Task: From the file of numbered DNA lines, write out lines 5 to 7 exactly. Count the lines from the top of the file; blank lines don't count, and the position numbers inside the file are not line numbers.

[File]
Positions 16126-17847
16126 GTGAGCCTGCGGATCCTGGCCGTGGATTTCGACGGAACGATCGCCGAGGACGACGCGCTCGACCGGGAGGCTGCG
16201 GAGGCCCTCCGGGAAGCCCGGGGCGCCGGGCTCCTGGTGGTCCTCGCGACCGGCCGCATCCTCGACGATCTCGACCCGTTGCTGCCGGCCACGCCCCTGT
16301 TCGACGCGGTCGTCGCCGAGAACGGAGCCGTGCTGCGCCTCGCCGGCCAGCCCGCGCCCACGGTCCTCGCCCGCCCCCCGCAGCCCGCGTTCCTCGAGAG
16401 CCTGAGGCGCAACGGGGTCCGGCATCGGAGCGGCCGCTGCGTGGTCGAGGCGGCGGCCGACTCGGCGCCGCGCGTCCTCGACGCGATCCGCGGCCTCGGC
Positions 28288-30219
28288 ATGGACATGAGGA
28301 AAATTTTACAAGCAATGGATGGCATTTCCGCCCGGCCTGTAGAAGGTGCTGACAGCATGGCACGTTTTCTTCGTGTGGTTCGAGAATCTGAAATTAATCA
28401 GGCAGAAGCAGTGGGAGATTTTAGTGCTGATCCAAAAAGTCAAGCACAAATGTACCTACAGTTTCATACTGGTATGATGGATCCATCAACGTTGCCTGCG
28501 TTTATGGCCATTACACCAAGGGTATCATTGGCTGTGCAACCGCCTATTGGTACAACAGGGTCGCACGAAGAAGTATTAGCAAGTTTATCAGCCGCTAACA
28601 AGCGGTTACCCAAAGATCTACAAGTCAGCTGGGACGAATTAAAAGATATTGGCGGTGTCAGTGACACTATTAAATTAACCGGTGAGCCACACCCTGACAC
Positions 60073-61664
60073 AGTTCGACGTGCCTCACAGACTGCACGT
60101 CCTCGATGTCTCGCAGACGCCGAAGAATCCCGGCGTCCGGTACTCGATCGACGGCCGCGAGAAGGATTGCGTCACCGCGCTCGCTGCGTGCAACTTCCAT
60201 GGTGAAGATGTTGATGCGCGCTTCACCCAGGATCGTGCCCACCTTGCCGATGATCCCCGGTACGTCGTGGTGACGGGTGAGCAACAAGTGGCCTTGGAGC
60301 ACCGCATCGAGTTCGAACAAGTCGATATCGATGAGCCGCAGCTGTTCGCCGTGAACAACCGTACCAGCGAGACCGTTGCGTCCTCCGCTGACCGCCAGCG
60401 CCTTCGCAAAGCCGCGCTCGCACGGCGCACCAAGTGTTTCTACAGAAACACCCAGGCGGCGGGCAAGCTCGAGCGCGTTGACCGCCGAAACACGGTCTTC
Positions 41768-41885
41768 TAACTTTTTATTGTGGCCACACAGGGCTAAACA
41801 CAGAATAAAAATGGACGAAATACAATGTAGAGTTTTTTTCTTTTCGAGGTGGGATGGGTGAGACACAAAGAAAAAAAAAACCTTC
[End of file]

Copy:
16401 CCTGAGGCGCAACGGGGTCCGGCATCGGAGCGGCCGCTGCGTGGTCGAGGCGGCGGCCGACTCGGCGCCGCGCGTCCTCGACGCGATCCGCGGCCTCGGC
Positions 28288-30219
28288 ATGGACATGAGGA